Last week, Financial Times ran a profile (registration required) of Newsmax that its subject loved the heck out of. Given the article's fluffiness on its subject -- for example, quoting Christopher Ruddy likening Newsmax to "a heartland publication" like Reader's Digest -- no wonder.
Being a fluffy profile, Financial Times skips over any evidence that Newsmax has ever been controverisal -- there isn't even a mention of its co-owner, Richard Mellon Scaife. Ruddy is allowed to claim that he " started Newsmax in 1998 with a $25,000 investment to give Americans 'an alternative to the mainstream news, the liberal media in New York and Washington'" without any mention of rabid anti-Clintonism that drove those early years.
There's also no mention of more recent controversies, such as Newsmax being forced to pull a column by John L. Perry for advocating a military coup against President Obama. We're pretty sure Reader's Digest has never advocated a coup against anyone. (And that was far from the only column Newsmax removed in recent months for its extremism.) Nor was there any mention of the spectacular failure of Newsmax's attempted career rehabilitation of Bernard Kerik.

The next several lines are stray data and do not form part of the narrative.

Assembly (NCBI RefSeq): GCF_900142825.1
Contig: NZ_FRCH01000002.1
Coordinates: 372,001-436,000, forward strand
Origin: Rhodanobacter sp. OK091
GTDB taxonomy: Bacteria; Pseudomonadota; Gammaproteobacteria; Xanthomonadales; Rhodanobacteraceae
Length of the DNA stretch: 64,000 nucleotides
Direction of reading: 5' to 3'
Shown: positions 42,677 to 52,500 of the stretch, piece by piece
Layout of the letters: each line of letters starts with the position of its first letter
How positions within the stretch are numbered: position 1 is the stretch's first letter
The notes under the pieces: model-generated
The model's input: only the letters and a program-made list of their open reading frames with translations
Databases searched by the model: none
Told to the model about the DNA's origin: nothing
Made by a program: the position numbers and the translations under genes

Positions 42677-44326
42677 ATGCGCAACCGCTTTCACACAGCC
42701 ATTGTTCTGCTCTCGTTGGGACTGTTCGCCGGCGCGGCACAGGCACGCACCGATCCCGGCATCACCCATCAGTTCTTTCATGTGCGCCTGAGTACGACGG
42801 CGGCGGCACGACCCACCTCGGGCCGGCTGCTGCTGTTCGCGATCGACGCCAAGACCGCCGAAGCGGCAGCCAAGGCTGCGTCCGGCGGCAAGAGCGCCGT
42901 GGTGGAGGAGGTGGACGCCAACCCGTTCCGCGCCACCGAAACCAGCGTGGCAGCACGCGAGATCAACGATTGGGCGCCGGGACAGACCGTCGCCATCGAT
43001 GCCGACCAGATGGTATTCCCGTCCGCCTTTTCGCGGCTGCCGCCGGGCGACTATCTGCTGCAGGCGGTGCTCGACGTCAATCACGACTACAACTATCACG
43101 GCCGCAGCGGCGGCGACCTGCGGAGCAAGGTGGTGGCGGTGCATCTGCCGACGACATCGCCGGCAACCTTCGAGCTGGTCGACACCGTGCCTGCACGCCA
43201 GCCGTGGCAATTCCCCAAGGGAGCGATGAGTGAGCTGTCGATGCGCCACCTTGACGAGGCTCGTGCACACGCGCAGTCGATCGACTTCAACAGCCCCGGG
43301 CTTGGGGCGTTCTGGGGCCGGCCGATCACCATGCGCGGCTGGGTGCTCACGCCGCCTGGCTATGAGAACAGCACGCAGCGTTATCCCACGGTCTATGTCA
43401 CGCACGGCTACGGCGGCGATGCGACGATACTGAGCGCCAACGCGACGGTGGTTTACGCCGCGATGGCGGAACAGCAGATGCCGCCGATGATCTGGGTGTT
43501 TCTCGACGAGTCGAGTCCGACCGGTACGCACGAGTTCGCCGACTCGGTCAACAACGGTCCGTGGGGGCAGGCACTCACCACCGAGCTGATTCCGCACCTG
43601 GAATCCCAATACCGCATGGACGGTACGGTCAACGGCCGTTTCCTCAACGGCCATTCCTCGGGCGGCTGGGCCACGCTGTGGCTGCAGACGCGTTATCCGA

There's also no mention of the virulent anti-Obama strain at Newsmax as personified by columnist like Perry and Pamela Geller, or the anti-immigration attacks of James Walsh -- also not exactly Reader's Digest material.
The FT profile is not completely worthless, however; it includes some interesting numbers -- it employs 110 and expects to see $35 million in revenue in 2009, up from $25 million in 2008. It's also spending $500,000 a year on Newsmax.tv, which Ruddy claims "isn’t paying off in terms of advertising but it is paying off in terms of subscriptions" to its magazine and it financial- and health-related newsletters.